Attorney- Client Privilege: An Overview of Confidentiality and Its Limitations
As a client, it is important to know that almost everything you tell your attorney is privileged, therefore confidential. The key, however, is that not everything will be confidential. This article will help guide you through what is and is not considered confidential in your communication with your attorney. Understanding this will help protect your rights and will also help you recognize if you have a case against a negligent attorney who you had retained for services, and may have not fulfilled their duty to you as their client.
Every case will be different and there are certain laws in your local jurisdiction that could help protect you. Speak to an experienced attorney that could provide the right legal advice with regard to legal malpractice. Do not allow a negligent attorney take advantage of your situation; seek the right legal support from a competent attorney. In many situations, information in general is available on the State Bar’s website to point you in the right direction. The problem however, is that legal malpractice cases are difficult in the fact that the presumed defendant is typically an attorney, who understands the law.
Attorney- Client Privilege
Attorney- client privilege is an evidentiary privilege that protects the confidentiality of communications between attorneys and their clients. Under this rule, an attorney may not disclose personal secrets or confidential information shared to him or her by his or her client. This rule also states that no person can force the attorney to do so. The general purpose of this rule is to allow clients the opportunity to freely disclose personal information to their attorneys in an effort to allow attorneys to provide accurate and effective representation.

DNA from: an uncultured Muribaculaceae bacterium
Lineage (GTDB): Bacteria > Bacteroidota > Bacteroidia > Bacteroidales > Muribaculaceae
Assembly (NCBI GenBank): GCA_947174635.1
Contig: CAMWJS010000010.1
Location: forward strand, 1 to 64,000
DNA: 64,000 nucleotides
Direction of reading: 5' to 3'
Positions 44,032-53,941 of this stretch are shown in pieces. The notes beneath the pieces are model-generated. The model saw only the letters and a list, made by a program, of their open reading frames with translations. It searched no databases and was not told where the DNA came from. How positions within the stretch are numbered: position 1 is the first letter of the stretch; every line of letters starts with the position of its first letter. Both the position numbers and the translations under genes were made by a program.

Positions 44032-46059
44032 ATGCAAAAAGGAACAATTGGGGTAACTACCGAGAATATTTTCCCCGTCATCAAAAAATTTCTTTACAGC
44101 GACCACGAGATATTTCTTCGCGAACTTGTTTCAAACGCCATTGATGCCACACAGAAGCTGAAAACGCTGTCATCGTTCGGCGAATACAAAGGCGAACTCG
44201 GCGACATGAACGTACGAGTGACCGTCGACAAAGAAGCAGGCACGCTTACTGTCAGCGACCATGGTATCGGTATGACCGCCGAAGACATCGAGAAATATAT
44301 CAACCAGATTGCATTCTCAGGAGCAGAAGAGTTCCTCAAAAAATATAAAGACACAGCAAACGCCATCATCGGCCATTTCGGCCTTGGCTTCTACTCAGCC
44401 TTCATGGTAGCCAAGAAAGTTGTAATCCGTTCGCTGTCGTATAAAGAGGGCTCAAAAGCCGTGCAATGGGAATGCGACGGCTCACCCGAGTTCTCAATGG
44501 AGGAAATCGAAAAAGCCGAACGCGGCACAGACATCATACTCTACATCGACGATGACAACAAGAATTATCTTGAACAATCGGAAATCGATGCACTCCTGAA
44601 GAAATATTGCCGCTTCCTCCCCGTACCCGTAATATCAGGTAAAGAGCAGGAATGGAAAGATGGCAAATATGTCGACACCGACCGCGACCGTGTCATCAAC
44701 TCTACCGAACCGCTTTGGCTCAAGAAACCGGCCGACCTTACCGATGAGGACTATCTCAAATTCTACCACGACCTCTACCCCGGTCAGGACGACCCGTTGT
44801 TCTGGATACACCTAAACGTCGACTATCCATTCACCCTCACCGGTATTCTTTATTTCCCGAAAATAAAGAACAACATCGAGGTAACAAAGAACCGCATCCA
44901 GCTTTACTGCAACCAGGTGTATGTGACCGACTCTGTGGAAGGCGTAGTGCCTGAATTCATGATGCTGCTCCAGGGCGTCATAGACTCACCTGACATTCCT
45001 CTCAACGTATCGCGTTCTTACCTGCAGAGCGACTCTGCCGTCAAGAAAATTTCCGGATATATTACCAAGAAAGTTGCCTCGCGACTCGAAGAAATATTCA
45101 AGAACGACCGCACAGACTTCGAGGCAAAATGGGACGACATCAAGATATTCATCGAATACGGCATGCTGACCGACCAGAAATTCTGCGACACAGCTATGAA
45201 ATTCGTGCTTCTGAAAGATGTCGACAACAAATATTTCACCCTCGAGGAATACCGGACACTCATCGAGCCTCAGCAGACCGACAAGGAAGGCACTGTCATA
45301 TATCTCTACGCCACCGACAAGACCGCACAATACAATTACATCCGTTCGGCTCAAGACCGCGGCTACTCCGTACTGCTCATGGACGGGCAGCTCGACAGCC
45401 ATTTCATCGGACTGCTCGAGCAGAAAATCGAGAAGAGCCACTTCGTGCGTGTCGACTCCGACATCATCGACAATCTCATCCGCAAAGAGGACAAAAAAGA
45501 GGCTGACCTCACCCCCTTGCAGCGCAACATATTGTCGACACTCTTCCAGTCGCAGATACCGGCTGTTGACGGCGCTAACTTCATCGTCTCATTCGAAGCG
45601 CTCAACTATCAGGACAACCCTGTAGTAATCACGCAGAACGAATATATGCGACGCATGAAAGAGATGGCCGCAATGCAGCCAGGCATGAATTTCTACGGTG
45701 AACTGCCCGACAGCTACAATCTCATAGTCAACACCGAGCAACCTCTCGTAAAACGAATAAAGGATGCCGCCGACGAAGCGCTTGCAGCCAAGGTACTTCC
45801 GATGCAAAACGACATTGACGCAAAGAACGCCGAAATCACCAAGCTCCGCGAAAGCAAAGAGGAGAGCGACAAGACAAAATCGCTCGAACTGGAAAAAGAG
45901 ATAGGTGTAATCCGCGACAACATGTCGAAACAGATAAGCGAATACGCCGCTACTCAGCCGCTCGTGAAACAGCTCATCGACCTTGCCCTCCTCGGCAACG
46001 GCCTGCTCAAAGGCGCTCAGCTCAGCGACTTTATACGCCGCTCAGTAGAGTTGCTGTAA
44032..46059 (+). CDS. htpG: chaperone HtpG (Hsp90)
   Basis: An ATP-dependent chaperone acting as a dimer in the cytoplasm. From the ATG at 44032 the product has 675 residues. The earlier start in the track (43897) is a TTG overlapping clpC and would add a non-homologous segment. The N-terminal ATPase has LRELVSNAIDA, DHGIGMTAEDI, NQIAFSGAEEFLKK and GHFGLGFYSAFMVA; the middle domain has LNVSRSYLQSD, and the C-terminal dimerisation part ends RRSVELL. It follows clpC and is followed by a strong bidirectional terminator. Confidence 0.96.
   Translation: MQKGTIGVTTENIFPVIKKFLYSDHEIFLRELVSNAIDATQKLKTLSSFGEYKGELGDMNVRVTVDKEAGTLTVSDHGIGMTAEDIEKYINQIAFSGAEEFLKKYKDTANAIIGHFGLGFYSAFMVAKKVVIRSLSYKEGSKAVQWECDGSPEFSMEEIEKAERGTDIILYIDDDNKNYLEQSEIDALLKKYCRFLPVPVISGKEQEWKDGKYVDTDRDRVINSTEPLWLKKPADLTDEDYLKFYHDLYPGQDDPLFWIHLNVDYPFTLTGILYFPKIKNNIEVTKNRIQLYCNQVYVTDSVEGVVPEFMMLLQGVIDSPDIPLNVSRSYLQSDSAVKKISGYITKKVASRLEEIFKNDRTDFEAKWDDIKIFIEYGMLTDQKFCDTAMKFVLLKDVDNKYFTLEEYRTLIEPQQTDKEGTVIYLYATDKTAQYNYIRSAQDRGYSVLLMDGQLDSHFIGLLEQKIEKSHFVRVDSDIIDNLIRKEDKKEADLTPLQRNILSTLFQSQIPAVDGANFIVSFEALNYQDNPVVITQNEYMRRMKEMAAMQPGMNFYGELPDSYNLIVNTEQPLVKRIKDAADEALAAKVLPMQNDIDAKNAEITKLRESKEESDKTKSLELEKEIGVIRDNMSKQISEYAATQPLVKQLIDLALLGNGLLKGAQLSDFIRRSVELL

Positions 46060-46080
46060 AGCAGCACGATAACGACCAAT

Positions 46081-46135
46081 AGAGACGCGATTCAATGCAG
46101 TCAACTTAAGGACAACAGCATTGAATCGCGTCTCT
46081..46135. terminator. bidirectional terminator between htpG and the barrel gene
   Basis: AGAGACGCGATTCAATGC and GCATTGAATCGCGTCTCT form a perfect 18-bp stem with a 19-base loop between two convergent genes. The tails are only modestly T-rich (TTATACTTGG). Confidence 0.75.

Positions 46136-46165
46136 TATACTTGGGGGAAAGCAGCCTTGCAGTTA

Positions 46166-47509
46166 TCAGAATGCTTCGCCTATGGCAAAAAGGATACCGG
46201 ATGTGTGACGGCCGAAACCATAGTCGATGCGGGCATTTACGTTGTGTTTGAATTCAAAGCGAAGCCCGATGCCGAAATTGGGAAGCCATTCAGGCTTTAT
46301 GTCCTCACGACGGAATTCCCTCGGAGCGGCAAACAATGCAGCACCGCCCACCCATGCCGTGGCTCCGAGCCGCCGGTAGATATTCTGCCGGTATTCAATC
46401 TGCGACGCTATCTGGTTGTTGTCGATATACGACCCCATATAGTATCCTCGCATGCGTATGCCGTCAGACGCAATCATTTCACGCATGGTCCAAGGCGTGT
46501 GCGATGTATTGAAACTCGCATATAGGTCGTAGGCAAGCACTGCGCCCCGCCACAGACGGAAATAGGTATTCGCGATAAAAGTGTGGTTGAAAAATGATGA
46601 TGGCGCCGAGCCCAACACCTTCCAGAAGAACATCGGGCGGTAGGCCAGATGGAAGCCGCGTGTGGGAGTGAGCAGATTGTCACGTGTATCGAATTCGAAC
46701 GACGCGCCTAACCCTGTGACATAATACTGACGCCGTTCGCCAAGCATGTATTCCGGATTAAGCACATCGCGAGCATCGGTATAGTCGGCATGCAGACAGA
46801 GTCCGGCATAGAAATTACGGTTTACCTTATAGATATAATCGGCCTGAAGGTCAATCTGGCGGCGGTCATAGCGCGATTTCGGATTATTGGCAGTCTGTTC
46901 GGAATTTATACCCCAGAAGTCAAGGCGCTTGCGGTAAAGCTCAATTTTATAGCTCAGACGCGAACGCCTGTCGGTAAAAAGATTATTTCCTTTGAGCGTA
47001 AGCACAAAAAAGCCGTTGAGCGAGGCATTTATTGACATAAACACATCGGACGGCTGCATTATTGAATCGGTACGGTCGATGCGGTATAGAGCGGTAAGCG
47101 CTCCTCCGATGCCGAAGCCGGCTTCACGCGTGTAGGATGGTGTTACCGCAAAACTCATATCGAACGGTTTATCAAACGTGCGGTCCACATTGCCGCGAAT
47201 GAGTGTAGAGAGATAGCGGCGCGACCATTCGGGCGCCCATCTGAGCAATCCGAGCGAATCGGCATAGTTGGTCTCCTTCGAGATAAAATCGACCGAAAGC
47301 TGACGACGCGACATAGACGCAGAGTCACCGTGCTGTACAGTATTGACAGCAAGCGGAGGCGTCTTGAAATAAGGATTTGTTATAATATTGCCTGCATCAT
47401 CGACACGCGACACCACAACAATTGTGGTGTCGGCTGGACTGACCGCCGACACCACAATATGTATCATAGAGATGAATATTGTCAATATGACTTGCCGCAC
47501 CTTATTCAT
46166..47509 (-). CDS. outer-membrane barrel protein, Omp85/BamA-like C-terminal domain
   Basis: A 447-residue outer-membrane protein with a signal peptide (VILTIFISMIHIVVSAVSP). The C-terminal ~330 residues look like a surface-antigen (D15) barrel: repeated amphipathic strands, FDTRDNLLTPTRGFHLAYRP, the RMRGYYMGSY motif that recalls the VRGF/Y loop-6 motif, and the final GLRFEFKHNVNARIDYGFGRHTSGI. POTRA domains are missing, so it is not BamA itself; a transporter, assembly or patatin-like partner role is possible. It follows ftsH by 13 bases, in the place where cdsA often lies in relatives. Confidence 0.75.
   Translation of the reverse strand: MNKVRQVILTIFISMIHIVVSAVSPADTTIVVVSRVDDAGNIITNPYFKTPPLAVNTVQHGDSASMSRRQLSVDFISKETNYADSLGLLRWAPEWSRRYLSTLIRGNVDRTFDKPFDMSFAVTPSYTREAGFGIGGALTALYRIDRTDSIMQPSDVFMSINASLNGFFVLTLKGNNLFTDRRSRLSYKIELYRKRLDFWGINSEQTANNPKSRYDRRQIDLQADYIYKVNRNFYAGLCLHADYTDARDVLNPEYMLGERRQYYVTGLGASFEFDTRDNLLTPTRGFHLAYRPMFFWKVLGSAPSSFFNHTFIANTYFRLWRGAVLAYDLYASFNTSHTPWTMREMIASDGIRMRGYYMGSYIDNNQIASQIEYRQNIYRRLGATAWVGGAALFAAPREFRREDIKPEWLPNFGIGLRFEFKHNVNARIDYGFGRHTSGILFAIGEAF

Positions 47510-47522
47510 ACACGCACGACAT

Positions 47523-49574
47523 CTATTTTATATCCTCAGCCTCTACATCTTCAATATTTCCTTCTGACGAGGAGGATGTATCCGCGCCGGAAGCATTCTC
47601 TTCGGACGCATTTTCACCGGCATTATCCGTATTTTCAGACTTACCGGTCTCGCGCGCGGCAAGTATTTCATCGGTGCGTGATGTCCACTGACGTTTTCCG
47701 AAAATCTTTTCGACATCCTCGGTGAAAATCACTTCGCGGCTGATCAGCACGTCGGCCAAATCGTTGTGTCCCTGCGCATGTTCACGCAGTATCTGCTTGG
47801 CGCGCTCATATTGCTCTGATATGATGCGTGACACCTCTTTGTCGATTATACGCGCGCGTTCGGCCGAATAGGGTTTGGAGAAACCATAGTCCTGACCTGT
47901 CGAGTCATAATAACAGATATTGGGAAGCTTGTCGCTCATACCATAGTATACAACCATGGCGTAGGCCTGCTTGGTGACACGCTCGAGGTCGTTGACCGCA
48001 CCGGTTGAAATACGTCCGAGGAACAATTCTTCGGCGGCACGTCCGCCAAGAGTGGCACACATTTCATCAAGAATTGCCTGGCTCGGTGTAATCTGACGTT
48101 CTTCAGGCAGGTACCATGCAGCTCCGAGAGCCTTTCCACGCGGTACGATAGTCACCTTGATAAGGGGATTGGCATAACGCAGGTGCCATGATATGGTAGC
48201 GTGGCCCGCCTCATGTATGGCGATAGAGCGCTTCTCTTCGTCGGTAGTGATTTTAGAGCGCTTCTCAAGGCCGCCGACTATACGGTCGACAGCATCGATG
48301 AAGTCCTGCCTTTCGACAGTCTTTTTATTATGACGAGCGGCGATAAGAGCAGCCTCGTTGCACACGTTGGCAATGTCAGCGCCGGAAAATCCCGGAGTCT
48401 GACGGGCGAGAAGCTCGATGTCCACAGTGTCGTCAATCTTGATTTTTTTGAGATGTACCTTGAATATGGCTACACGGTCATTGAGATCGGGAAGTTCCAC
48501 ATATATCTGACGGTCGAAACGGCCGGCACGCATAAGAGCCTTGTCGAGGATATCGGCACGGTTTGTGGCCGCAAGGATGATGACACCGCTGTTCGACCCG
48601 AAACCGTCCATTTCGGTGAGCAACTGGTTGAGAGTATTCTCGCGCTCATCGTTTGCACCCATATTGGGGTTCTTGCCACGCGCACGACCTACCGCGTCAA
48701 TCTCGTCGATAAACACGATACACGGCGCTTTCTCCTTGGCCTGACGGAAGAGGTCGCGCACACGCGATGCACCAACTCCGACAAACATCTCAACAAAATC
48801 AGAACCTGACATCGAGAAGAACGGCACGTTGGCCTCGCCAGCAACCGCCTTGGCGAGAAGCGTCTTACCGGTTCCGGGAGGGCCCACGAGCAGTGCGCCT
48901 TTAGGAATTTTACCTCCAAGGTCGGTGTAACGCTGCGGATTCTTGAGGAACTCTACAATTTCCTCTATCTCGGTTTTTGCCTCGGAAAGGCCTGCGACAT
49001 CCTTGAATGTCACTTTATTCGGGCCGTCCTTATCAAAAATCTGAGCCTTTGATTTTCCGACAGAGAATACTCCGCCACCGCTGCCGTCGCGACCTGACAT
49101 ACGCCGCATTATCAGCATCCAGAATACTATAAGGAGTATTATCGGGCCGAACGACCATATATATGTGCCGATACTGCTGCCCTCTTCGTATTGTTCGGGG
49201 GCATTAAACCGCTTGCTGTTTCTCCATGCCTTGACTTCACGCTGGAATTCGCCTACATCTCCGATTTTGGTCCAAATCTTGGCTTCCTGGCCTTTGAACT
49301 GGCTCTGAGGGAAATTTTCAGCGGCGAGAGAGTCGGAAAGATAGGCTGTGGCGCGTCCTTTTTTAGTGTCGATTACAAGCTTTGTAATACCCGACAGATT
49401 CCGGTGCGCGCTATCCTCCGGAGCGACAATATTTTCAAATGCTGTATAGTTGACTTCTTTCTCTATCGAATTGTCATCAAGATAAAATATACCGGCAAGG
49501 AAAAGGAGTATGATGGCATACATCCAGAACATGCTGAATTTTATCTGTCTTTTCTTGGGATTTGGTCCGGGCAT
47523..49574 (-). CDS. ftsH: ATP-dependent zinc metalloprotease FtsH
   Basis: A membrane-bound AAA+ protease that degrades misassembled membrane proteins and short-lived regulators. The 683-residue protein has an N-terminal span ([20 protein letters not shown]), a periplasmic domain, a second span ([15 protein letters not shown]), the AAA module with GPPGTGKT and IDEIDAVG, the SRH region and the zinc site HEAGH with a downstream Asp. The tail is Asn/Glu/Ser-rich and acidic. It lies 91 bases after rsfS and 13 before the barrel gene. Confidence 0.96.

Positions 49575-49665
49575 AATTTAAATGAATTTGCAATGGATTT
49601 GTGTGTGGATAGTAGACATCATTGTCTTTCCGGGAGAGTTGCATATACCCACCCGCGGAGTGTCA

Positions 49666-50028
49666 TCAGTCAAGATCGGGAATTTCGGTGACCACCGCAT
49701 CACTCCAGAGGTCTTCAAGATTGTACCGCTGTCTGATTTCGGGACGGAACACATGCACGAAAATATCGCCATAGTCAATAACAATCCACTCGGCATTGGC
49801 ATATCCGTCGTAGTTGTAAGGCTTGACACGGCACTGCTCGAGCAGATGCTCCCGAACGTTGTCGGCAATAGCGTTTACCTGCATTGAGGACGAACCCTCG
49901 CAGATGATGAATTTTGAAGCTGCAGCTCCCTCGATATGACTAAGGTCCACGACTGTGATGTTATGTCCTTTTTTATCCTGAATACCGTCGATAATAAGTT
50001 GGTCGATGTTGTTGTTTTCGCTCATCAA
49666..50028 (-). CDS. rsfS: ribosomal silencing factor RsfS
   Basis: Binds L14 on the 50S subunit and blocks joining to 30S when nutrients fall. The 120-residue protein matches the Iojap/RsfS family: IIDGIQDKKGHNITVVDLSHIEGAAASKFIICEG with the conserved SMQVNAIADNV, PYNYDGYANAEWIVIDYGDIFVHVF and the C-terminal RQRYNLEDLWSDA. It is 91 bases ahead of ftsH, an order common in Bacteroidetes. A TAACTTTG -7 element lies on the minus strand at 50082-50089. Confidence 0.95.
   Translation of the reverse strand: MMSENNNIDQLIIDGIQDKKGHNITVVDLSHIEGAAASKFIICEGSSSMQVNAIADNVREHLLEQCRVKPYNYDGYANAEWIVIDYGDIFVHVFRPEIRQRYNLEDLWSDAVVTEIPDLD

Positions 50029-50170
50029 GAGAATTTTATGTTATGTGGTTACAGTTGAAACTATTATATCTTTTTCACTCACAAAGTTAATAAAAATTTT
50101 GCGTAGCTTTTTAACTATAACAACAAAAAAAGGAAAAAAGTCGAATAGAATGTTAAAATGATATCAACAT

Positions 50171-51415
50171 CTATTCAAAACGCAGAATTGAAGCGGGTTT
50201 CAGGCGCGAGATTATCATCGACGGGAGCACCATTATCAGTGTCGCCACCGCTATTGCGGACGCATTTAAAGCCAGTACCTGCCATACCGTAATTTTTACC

Normally, attorney- client privilege will apply under the following conditions:
- A client has communicated with an attorney with respect to obtaining legal advice
- A potential client has communicated with an attorney with respect to obtaining legal advice
- The attorney is proceeding in a professional capacity
- With an understanding that the attorney is not acting as a friend
- The client, or potential client, has communicated with the intention for the conversation to be private
An attorney may not reveal written and/or oral communications about their clients or their client’s case when the client has reasonably expected this exchange of information to remain private. An attorney that has received this private information may not repeat this information to any other party outside the legal team, without obtaining consent from the client. The right to privacy is therefore the client’s privilege, not the attorney’s. The client may choose to waive his or her rights to privacy but the attorney may not.
After the Case
It is important to recognize that the right to privacy does not end once the case has been finalized. Attorney- client privilege will generally stay in effect even after the relationship has ended. This is also generally the case after the client has perished. An attorney cannot disseminate a client’s private information without the client’s consent, unless there has been some sort of exception.
The Bottom Line: Seek Competent Support
Trust is a very frail aspect of every relationship. In a legal perspective, the attorney’s failure to keep trusted information safe can be reprimanded; speak to an experienced attorney that can guide you through the process of filing a claim against the negligent attorney. It is important to note that laws and regulations are ever changing and examples of other legal malpractice cases may or may not reflect similarities within your specific situation. Every case is different and this is even more the case with attorney/client disputes.
The attorneys at The Knez Law Group have extensive experience in dealing with legal malpractice claims. They are dedicated to preserving the rights of client’s that have been victimized by negligent attorneys.